Ethan and Sam catching a wave, Toby still digging

Lisha chilling out, Home Beach

Sam surfing the sand at Cylinder Beach

Riley, speed demon

Great view from the top

It's not as easy as it looks on the coke ads

Neil and Riley on the walk back to Cylinder Beach

We'll be back for a longer trip another time, I think.

Meanwhile, we have now decamped to Wagga Wagga via Sydney where we are catching up with Neil's family. And unfortunately the time has come to stop lazing in the sunshine and start heading back to the real world – to the rat race, to start looking for work. Where we will be in several weeks time is anybody's guess...

words - Gabby, photos - mostly Neil

Monday, September 12, 2011

Byzantine wanderings

Evening prayer call
echoes around the meydan,
under full moon's light.

After a night that seemed to contain at least 24 hours, including two very interesting border crossings, we arrived at last in Istanbul last Friday morning. By bus. Yes, we cheated. We only cycled to the Black Sea. From Dublin. And frankly, considering the state of the Bulgarian roads, we're quite glad we caught the bus.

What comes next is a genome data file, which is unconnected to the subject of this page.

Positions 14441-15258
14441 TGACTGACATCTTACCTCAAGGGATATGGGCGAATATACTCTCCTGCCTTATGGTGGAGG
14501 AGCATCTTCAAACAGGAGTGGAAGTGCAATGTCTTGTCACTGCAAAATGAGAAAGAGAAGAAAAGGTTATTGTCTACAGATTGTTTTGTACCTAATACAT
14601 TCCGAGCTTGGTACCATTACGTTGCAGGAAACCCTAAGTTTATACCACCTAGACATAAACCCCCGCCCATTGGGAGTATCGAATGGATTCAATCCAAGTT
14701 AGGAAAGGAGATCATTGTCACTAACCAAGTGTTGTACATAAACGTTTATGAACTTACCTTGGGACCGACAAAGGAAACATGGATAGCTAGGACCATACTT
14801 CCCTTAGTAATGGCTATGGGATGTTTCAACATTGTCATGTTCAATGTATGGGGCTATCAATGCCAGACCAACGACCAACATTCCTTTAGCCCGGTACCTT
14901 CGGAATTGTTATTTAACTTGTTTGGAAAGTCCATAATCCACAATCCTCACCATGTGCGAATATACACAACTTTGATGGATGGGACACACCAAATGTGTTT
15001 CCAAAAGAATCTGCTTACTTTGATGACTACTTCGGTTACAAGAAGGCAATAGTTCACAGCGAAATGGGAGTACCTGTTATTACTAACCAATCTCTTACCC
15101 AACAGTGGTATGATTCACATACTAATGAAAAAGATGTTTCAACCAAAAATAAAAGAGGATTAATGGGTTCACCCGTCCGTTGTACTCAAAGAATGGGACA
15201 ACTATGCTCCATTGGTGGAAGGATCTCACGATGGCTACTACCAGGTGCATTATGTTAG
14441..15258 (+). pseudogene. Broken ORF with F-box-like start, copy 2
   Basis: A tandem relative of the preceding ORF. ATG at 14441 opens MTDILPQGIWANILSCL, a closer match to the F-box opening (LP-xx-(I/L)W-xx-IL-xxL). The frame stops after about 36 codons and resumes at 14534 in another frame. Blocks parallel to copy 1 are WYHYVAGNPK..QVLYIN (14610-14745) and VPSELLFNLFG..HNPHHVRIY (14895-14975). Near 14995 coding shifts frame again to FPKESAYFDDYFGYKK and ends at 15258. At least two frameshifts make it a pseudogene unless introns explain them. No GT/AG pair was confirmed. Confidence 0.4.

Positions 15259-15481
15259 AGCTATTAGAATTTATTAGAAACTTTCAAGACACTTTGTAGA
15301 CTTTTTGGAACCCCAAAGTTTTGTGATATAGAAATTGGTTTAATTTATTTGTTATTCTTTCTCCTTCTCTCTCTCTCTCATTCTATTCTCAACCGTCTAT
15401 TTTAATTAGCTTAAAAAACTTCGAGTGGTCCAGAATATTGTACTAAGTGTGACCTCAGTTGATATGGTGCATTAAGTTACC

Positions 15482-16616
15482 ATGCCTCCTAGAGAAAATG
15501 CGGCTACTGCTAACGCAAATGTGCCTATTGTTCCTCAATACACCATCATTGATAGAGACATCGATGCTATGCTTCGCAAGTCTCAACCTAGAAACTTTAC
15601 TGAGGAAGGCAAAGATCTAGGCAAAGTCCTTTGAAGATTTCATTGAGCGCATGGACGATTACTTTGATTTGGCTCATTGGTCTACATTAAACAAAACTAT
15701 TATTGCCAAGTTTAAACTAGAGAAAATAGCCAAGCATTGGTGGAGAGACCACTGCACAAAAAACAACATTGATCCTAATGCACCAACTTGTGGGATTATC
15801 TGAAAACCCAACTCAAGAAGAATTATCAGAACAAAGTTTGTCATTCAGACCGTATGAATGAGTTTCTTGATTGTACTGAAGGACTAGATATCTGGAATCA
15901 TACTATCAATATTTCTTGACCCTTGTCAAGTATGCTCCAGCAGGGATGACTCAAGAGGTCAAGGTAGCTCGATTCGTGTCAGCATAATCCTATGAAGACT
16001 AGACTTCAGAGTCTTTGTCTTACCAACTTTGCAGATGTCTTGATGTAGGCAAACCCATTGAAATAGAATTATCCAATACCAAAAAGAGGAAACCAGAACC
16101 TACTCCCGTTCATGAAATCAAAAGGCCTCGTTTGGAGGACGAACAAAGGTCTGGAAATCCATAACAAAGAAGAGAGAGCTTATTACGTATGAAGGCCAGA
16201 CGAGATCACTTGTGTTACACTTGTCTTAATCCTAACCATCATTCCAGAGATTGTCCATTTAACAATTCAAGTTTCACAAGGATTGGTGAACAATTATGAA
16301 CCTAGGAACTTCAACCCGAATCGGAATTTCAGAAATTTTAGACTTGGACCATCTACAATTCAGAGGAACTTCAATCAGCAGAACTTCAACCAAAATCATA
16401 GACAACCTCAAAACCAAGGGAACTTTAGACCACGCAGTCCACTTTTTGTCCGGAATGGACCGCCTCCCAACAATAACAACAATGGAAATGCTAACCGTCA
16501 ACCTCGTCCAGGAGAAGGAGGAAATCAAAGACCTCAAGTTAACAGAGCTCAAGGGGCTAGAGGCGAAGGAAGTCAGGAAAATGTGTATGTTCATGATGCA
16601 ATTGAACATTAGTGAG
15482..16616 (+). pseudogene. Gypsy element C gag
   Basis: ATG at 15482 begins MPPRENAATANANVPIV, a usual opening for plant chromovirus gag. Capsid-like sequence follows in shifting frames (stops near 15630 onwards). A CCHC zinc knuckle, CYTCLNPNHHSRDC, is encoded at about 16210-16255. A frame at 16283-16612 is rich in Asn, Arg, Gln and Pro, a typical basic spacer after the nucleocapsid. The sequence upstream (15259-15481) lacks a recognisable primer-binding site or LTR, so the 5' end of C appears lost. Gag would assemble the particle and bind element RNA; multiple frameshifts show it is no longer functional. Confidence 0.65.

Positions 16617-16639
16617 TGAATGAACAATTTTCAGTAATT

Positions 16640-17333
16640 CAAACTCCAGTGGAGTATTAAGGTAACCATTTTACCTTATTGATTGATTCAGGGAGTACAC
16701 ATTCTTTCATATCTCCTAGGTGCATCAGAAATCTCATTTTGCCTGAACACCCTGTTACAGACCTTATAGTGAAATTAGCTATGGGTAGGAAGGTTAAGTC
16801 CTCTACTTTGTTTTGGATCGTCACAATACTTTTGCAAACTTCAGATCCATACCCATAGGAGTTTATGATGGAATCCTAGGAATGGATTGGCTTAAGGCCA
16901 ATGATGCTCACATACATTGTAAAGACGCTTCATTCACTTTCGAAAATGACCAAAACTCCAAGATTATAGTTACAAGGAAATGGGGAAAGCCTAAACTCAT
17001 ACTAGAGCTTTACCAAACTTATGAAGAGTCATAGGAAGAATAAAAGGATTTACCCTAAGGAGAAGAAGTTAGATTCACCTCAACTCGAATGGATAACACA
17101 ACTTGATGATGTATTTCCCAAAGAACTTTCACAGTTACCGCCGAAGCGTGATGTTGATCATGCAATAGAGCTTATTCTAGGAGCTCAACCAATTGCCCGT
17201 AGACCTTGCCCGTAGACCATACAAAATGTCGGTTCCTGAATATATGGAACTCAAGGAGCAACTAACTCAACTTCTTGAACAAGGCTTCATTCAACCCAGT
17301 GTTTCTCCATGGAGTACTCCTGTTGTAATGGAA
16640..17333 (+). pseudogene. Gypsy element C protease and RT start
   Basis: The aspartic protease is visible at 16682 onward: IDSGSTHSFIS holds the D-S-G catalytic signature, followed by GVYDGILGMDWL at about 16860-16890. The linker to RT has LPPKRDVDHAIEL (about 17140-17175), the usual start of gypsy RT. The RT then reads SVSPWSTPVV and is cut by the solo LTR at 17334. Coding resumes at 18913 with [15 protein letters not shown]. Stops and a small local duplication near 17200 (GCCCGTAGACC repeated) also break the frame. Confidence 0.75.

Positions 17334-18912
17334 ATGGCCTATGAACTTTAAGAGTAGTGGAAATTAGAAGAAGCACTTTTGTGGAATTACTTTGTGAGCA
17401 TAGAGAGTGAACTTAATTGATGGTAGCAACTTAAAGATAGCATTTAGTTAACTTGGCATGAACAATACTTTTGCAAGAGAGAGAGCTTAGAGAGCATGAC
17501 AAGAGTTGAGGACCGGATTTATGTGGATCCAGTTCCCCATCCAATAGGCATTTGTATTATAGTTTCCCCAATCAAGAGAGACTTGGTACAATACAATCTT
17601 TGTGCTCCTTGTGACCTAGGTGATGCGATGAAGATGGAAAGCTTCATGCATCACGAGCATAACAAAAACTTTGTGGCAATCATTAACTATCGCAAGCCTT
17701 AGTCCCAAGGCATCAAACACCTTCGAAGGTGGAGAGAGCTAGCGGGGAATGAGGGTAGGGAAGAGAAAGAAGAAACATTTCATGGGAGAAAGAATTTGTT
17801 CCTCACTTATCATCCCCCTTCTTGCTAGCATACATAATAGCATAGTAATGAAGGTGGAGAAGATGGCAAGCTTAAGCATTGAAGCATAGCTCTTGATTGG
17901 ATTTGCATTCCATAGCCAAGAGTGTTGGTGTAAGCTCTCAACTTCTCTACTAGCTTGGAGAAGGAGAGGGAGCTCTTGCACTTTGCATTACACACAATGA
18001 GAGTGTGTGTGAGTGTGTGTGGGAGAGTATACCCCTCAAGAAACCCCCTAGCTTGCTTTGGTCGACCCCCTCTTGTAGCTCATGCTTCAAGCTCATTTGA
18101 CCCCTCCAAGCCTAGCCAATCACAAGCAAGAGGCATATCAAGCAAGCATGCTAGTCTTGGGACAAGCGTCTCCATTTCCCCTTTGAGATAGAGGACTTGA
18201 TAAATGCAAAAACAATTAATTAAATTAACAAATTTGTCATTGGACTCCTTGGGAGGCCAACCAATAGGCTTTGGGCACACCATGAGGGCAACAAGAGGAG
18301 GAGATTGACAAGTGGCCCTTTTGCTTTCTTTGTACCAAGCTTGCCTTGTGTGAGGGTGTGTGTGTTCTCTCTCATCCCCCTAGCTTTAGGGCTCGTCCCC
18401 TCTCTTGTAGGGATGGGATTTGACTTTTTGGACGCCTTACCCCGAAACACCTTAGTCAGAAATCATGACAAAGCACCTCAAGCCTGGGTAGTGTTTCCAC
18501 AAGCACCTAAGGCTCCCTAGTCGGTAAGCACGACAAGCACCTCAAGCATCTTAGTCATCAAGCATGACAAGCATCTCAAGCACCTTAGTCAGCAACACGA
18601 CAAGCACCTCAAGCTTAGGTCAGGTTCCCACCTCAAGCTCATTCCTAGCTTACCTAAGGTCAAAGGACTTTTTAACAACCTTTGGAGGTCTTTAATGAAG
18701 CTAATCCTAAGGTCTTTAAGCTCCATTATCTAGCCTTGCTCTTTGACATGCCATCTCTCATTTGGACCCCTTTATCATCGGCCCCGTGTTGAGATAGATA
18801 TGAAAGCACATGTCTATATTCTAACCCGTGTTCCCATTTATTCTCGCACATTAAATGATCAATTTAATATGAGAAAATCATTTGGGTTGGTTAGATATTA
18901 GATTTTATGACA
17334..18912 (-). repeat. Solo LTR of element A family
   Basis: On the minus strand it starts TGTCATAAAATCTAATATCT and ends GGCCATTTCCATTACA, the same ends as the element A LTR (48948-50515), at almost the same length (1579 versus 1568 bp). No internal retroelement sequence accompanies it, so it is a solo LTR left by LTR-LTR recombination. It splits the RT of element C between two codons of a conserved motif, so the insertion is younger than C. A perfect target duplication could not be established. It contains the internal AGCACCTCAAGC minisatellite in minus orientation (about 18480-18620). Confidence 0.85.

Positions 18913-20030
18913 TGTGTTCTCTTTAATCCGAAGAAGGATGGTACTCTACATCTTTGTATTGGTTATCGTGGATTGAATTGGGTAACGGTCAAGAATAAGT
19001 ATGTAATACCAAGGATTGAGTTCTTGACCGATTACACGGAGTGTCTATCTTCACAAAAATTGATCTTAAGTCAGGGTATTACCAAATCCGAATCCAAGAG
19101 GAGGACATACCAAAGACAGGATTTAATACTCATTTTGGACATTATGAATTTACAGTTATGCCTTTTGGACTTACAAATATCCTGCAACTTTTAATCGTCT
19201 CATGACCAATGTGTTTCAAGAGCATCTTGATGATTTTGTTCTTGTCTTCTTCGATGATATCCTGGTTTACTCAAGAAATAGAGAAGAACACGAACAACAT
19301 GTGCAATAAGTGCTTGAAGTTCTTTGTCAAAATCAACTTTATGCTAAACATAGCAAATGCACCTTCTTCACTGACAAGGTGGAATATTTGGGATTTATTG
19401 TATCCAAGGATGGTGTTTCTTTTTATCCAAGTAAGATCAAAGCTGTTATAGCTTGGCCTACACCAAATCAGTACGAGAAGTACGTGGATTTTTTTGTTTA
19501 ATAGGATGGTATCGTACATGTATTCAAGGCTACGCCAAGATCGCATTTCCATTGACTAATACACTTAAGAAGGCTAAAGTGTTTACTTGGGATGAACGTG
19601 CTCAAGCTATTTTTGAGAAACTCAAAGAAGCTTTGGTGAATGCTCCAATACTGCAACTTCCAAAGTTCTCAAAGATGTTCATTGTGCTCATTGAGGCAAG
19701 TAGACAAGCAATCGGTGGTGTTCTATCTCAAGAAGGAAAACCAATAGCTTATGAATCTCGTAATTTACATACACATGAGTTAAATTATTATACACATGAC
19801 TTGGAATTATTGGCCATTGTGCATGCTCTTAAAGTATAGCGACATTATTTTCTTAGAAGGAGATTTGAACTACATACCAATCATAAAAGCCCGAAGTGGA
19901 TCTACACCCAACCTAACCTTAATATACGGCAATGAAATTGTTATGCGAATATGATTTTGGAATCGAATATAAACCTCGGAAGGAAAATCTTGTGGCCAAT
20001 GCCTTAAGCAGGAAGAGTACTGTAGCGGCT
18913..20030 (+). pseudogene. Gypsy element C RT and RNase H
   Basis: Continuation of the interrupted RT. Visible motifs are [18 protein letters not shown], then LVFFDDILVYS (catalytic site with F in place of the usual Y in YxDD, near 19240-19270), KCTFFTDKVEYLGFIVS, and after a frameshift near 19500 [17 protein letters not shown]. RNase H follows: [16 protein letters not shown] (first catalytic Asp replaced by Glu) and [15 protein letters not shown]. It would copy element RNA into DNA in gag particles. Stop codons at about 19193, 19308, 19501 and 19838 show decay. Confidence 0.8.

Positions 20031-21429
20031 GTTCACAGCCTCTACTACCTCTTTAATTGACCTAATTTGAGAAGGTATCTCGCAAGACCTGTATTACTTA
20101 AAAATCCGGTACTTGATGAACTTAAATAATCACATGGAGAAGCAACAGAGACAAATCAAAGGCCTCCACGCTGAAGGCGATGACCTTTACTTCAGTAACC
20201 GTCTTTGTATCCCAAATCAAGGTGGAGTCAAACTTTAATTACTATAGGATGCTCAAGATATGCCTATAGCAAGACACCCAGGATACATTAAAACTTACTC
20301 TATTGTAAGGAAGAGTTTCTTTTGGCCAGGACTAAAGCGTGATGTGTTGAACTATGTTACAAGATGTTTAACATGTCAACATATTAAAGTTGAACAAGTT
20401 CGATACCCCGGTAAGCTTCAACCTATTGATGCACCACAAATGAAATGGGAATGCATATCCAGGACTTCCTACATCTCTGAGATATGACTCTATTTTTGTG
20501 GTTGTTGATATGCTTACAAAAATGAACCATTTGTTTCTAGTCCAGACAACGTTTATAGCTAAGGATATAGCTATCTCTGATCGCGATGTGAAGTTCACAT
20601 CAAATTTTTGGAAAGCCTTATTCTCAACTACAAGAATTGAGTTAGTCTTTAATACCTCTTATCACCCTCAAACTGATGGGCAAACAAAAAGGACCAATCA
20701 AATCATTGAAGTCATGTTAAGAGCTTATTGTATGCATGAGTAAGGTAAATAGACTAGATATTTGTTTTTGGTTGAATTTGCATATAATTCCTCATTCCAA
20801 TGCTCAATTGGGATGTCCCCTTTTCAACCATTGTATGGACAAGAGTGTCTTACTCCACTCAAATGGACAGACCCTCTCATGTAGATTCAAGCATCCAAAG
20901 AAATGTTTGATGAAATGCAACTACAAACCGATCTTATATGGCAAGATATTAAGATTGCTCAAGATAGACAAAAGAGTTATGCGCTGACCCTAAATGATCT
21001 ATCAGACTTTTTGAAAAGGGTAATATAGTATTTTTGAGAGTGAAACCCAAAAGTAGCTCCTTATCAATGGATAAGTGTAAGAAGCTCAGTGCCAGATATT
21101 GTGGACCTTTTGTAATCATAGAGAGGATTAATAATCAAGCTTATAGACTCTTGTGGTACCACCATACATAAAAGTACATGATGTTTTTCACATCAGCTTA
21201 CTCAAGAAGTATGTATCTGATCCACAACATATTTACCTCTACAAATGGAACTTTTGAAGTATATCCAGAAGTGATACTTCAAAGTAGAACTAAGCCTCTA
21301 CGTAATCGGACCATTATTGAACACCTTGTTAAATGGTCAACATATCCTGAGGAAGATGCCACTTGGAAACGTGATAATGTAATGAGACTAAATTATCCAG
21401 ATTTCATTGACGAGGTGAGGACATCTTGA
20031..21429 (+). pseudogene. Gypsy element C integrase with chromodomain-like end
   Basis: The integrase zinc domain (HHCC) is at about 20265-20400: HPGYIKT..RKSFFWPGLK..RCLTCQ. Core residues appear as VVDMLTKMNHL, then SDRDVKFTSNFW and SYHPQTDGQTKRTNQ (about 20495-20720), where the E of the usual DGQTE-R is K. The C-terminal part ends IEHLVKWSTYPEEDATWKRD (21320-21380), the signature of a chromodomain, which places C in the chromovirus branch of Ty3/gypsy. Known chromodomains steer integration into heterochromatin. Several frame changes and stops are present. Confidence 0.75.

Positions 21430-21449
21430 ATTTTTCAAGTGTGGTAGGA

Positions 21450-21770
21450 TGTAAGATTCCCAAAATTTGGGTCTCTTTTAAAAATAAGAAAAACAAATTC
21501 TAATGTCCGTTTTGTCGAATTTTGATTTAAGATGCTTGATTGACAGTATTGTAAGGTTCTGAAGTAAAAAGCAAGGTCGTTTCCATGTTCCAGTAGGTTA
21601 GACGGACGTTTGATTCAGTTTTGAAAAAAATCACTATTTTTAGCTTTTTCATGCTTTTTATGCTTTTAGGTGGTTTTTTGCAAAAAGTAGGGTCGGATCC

Leaving the bus station at first light we cycled along the shore of the Sea of Marmara until it became the Bosphorus, skirting the oldest parts of Istanbul until we rounded into the Golden Horn and located our pension - right by the old citadel wall. Expecting a navigational nightmare, we were pleasantly surprised at how easy it was.

Our first view of the Blue Mosque.

Looking over to the Asian side, along the Sea of Marmara. 

After a bit of rest and recovery (from both the bus trip and our cycle journey), we set out to explore the city. So the last few days have been filled with walking, eating, exploring, drinking tea, drinking coffee, eating, people watching, talking, bargaining and even relaxing. We've not enjoyed the feel of a city so much since Amsterdam or Paris.